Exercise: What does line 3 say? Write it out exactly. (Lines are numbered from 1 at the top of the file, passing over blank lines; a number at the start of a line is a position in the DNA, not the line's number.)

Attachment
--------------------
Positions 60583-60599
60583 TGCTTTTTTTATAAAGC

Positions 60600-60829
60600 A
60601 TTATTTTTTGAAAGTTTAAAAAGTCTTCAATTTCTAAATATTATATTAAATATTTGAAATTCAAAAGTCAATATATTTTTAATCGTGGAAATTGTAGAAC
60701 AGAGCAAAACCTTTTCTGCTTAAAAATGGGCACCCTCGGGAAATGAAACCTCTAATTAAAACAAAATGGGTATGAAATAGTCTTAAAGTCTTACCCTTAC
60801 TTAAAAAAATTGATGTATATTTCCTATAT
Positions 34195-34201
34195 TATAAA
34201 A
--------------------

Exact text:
Positions 60600-60829